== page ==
We were a little bit apprehensive about the Russian border crossing, but my thinking was that if they didn’t let us through then we’d just go back to Bulgaria, and sod the lot of them! I have written this post in a little more detail than usual, because others that are following us might find it useful.

The road to the border had disintegrated in places, but we stood up on the footpegs, so it was fine. It was pretty, and twisty, as it went alongside the mountains. When we got to the border, we stopped beforehand to take off the GoPro, so nobody would get upset, and I took the lead, as we’d discussed. The Georgian desk was fine; they just asked us for our passports and V5s, and they briefly mentioned the fines we had received. I told them we had paid, and we showed them the receipts. I was happy and cheerful with them, and they were the same with me. We got through without incident, and then made the journey through the longest no man’s land I’ve ever gone through, to the Russian side.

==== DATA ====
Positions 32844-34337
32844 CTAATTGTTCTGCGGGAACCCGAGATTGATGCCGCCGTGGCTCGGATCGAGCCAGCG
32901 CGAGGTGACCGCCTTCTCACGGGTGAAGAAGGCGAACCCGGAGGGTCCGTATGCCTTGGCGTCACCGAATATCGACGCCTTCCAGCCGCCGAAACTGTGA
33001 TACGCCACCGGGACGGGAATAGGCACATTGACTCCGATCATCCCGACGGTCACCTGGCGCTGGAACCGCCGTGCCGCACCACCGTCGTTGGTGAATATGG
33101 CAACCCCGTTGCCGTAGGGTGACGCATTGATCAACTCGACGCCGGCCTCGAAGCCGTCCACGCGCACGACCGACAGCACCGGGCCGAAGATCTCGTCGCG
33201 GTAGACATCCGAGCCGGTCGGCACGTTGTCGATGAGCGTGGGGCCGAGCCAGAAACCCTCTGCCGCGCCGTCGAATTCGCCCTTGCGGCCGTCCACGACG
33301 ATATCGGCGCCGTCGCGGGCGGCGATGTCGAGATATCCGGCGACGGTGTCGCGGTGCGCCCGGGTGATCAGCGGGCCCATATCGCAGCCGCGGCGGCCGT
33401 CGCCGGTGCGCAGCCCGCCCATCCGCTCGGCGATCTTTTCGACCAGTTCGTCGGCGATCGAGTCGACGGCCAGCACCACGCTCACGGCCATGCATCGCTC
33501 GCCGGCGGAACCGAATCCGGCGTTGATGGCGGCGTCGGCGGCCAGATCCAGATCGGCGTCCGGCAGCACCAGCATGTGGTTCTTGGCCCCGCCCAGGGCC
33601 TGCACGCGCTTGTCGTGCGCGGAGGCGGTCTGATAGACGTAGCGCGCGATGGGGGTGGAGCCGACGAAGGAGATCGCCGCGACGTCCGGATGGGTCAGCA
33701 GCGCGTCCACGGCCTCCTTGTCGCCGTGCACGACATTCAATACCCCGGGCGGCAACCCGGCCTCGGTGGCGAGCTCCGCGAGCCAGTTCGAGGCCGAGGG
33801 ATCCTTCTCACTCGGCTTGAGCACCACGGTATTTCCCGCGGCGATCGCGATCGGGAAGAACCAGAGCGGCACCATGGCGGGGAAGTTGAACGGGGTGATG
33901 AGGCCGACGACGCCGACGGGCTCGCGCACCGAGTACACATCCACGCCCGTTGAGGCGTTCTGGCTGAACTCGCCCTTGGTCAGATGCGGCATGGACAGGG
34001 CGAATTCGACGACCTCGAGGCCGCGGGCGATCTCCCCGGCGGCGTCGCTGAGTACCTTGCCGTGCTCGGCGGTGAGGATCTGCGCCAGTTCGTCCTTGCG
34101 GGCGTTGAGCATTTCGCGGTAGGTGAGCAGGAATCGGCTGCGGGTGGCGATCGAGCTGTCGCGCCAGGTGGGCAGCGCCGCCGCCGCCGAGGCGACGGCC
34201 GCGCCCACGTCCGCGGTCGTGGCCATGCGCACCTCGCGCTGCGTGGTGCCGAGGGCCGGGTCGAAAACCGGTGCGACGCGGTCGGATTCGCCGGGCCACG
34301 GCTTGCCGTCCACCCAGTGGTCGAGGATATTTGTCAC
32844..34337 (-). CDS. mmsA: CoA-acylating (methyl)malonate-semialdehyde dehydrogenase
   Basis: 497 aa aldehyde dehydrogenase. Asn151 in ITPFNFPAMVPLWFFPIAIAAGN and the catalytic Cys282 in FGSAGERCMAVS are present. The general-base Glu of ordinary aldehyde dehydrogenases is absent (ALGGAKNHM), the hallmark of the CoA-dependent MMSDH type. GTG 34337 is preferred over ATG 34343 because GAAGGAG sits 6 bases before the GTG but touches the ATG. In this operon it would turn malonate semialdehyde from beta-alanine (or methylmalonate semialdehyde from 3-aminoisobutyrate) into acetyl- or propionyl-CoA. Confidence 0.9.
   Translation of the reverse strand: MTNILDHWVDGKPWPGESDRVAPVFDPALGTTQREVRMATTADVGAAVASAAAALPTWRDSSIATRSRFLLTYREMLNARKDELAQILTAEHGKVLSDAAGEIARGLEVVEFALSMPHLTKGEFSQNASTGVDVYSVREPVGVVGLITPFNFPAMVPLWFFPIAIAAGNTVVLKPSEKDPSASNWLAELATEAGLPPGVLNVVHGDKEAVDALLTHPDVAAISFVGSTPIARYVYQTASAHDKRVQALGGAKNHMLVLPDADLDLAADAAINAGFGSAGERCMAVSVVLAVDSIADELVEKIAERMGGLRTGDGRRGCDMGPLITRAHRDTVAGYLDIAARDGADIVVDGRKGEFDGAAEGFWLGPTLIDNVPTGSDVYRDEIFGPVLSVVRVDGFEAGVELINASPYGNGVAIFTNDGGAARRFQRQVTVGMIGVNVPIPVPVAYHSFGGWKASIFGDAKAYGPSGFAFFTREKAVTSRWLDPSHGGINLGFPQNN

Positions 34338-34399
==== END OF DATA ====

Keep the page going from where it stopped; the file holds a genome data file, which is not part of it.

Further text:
There were cameras everywhere so I made sure I wasn’t speeding, although that didn’t stop a few Russians in their big cars from beeping me and pushing past. No bother mate, I’d rather know that they have no reason not to let me in. We got to the first guard, who was the other side of a barrier, which he lifted for the car in front. I waited until he beckoned me forward, and then he spoke to me in Russian, and I made my “I’m really sorry mate, but I don’t understand you, although I am trying” face, which prompted him to look at my number plate and say “Great Britain?”, “I’m afraid so!”, I reply with a nod. He smiles and hands me a piece of paper (the migration card), motions that I need to fill it in and then give it to the people in the booths. “Spasiba!” I say, which was one of my two-known Russian words (the other being “nyet”) and we head further down and park up to fill out our migration cards. Crucially, we put ‘tourism’ as our reason for visiting, as we thought they’d probably see right through us if we put ‘business’, what with our method of transport and our route plastered over the sides of our panniers. Our thoughts were that if they questioned it, we could tell the truth about having to get the business visa because of the timing and the number of entries, or we could even say that our next entry into Russia would be for business. We also put the name of a lovely gentleman (Mikhail) down as our host, who had very kindly ordered us some new tyres, organised a garage to fit them, and found us a place to stay in Stavropol for a few days.